“I knew that each one of these assurances was false,” Ellsberg writes.

How did he know? He knew because after two hours of contemporaneous reports of the continuing attack, Capt, John J. Herrick all of a sudden stopped the reports and sent a flash cable stating, “Review of action makes many reported contacts and torpedoes fired appear doubtful. Freak weather effects on radar and overeager sonarmen may have accounted for many reports. No actual visual sightings by [USS] Maddox. Suggest complete evaluation before any further action taken.”

Herrick essentially repeated the message 30 minutes later. He insisted, however, that an initial “ambush” that day was for real. “But,” Ellsberg asks, “how could he be ‘certain’ of that, or why should anyone else be, when he had seemed equally confident, an hour earlier, of all the succeeding reports up till now?”

Nevertheless, the Johnson administration prepared to retaliate. As the warplanes launched from the Ticonderoga, Johnson went on television at 11:37 that night to tell the nation of the “attack” and the American response — although the captain in charge of the flotilla had grave doubts that there was anything to respond to. On August 7 Congress passed the infamous blank check known as the Tonkin Gulf Resolution.

In the next several years it became indisputable that no attack had occurred on August 4. (For the record, according to Ellsberg, two days earlier the North Vietnamese used three PT boats in an unsuccessful attempt to torpedo the Maddox. U.S. ships and planes repelled the attack and damaged the boats. “Since there had been no American casualties or significant damage, President Johnson had decided to take no further action, except to add another destroyer … to the mission.”)

What followed from this deception, as we all know, was a long war in Southeast Asia that killed 58,000 young American men and more than 2 million Vietnamese. Big consequences flow from presidential lies.

Those who still find it hard to believe that presidents would lie about war need only to recall that Woodrow Wilson and Franklin Roosevelt assiduously pursued entry into the world wars while they ran for reelection on peace platforms. For many years, Roosevelt’s idolaters denied that he lied. When the denial became untenable, they switched gears and said he had lied nobly because the American people were too shortsighted to see that the United States had to get into the war.

That rationalization is the key to understanding why presidents routinely lie about war. For all the hosannas to democracy and the sacred “will of the people,” too often it runs against what presidents want to accomplish in foreign affairs.

Many people will want no part of war unless they feel directly threatened. They have better things to do than go looking for elective military engagements. That leaves a president with a choice: abandon his warmaking plans and honor the people’s opposition, or stick with the plans and deceive the people into supporting them. We know which course has often been followed.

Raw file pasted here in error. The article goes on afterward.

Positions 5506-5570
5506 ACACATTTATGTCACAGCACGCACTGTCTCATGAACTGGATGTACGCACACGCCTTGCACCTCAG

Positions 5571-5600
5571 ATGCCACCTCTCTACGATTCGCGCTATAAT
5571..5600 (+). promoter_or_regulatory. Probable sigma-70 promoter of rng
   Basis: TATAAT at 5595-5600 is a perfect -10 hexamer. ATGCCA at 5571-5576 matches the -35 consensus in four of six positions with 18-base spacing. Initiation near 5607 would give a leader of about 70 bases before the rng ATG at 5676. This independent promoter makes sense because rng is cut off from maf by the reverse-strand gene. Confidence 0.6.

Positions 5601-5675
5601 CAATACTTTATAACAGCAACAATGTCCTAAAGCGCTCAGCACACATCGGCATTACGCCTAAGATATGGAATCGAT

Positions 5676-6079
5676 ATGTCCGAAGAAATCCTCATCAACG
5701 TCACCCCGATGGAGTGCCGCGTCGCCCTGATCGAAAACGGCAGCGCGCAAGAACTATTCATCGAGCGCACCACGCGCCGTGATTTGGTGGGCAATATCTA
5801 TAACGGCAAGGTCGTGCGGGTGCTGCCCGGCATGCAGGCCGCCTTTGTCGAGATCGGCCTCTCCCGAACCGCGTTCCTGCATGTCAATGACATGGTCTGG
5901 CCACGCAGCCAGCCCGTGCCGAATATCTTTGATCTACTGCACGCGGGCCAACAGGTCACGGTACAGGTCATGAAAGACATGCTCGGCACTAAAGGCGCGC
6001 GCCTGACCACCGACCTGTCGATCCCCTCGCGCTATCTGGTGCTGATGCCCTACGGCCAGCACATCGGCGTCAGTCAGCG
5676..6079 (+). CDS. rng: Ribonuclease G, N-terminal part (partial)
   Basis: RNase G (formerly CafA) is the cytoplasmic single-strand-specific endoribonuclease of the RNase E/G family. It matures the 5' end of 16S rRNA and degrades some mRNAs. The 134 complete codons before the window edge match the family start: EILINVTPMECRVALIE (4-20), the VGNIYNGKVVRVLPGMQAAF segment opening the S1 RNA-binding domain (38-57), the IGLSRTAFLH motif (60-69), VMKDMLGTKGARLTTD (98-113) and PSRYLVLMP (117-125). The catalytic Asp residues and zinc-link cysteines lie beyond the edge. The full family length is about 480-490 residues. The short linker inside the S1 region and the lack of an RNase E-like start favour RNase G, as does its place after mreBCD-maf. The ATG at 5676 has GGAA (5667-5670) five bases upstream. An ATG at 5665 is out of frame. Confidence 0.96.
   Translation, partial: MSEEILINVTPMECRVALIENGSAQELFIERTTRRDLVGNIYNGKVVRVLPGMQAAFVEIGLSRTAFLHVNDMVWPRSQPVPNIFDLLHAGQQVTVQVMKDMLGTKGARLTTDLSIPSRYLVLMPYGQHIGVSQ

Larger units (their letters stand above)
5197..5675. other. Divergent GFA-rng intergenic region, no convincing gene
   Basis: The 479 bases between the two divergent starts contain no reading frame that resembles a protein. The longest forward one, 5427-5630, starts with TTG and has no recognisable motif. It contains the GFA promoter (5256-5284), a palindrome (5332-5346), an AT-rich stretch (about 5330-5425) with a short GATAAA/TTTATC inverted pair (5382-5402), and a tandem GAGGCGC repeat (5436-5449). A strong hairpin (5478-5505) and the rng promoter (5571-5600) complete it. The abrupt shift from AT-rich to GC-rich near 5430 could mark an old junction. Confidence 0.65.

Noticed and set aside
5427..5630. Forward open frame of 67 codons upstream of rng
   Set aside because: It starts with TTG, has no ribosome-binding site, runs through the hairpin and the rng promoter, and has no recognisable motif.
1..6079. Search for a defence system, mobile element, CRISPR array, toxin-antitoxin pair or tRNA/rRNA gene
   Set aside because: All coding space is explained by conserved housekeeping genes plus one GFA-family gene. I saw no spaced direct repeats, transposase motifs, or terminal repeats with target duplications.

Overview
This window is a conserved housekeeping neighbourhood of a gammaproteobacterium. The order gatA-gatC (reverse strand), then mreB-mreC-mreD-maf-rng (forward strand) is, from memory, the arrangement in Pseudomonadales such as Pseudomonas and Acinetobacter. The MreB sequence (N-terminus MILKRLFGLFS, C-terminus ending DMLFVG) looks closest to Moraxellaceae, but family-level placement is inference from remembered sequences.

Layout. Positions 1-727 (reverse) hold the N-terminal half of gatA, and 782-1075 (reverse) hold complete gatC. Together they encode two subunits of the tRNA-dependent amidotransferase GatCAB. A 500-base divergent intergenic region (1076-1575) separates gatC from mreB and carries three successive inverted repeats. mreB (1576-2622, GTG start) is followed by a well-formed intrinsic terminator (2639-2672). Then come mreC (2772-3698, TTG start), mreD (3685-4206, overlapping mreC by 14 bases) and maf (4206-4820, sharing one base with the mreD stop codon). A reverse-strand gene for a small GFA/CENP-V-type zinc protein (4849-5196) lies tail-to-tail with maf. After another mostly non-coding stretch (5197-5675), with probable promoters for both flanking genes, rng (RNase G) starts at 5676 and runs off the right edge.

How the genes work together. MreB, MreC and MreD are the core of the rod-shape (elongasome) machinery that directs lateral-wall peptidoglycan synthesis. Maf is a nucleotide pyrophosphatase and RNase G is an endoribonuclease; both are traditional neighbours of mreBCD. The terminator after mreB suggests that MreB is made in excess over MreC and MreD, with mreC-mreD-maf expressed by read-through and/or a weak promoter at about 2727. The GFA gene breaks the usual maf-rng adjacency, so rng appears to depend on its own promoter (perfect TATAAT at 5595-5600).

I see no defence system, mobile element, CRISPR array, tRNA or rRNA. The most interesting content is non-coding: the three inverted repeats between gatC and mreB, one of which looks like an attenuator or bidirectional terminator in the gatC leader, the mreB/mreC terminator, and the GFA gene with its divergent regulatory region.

The issue here is not whether any particular war is appropriate for the American people. The issue, rather, is whether presidents should lie their way into war. If someone has come up with a good defense of it, I haven’t yet heard it.

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    Sheldon Richman is former vice president and editor at The Future of Freedom Foundation and editor of FFF's monthly journal, Future of Freedom. For 15 years he was editor of The Freeman, published by the Foundation for Economic Education in Irvington, New York. He is the author of FFF's award-winning book Separating School & State: How to Liberate America's Families; Your Money or Your Life: Why We Must Abolish the Income Tax; and Tethered Citizens: Time to Repeal the Welfare State. Calling for the abolition, not the reform, of public schooling. Separating School & State has become a landmark book in both libertarian and educational circles. In his column in the Financial Times, Michael Prowse wrote: "I recommend a subversive tract, Separating School & State by Sheldon Richman of the Cato Institute, a Washington think tank... . I also think that Mr. Richman is right to fear that state education undermines personal responsibility..." Sheldon's articles on economic policy, education, civil liberties, American history, foreign policy, and the Middle East have appeared in the Washington Post, Wall Street Journal, American Scholar, Chicago Tribune, USA Today, Washington Times, The American Conservative, Insight, Cato Policy Report, Journal of Economic Development, The Freeman, The World & I, Reason, Washington Report on Middle East Affairs, Middle East Policy, Liberty magazine, and other publications. He is a contributor to the The Concise Encyclopedia of Economics. A former newspaper reporter and senior editor at the Cato Institute and the Institute for Humane Studies, Sheldon is a graduate of Temple University in Philadelphia. He blogs at Free Association. Send him e-mail.